Hey, folks. I've just posted the latest short story in my Small Town Series. As I may have mentioned before, the first novel in this series, The News in Small Towns, was a top 5 finalist in the national Next Generation Indie Book Awards. I actually traveled to New York for the awards ceremony, which was nice and all, but what's even nicer was that the experience gave me an idea. What if it had been Sue-Ann who had won a similar award and if what if she and Gina had visited the Big Apple instead of me? And what if the two more-than-friends met up with two hotties, Michael and Chuck, who volunteer to help catch someone that seems to have it in for Sue-Ann in the worst way? Check it out here.
And as always, if you like it, review it on Goodreads and on the site you downloaded it from. In this case, Amazon.

Monday, September 2, 2013

Update on the move.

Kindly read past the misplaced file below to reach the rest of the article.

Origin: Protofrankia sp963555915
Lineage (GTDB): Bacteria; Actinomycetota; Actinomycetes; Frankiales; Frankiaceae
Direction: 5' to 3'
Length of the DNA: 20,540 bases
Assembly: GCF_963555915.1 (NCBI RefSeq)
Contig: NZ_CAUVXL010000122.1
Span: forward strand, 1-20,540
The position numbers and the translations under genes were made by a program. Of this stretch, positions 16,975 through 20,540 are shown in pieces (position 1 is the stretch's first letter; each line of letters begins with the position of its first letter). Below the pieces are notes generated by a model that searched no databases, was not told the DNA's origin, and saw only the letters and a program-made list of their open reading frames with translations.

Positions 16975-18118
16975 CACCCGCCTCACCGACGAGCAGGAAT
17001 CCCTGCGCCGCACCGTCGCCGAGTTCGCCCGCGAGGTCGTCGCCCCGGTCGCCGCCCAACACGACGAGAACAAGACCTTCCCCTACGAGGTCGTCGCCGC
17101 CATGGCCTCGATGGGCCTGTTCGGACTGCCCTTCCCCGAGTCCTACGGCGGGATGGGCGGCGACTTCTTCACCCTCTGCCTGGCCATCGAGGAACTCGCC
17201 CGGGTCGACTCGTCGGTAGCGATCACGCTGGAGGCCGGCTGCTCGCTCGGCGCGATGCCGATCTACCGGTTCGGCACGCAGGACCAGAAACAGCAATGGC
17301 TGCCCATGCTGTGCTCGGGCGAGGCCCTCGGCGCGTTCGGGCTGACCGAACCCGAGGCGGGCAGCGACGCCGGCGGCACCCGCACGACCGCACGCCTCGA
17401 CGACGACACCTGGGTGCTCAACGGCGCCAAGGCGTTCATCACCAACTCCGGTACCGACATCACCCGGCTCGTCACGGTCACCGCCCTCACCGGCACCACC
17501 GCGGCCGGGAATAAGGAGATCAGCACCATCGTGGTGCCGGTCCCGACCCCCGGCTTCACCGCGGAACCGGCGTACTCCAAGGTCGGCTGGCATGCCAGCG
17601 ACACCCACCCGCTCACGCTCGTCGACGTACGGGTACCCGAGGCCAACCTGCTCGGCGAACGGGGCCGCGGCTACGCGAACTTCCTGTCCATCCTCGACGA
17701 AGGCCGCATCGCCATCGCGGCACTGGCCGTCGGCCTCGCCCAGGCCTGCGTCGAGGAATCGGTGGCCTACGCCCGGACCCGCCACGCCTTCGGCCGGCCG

In July, I mentioned that I would be moving my entire e-book and e-story catalog to Amazon Kindle Select, who requires that it not be available elsewhere. I was prompted to do this by less-than-sterling sales and by an acquaintance who found that the Select program was bringing him fame and fortune. The first month is now over and I can report that, although I'm not yet rich and famous, my sales on Amazon doubled. There are all kinds of reasons why that figure has to be looked at with a grain or two or salt, but I certainly see no reason to be discouraged or to backtrack. My information was that it would take six months or more to establish the kind of fan base that would result in more significant sales.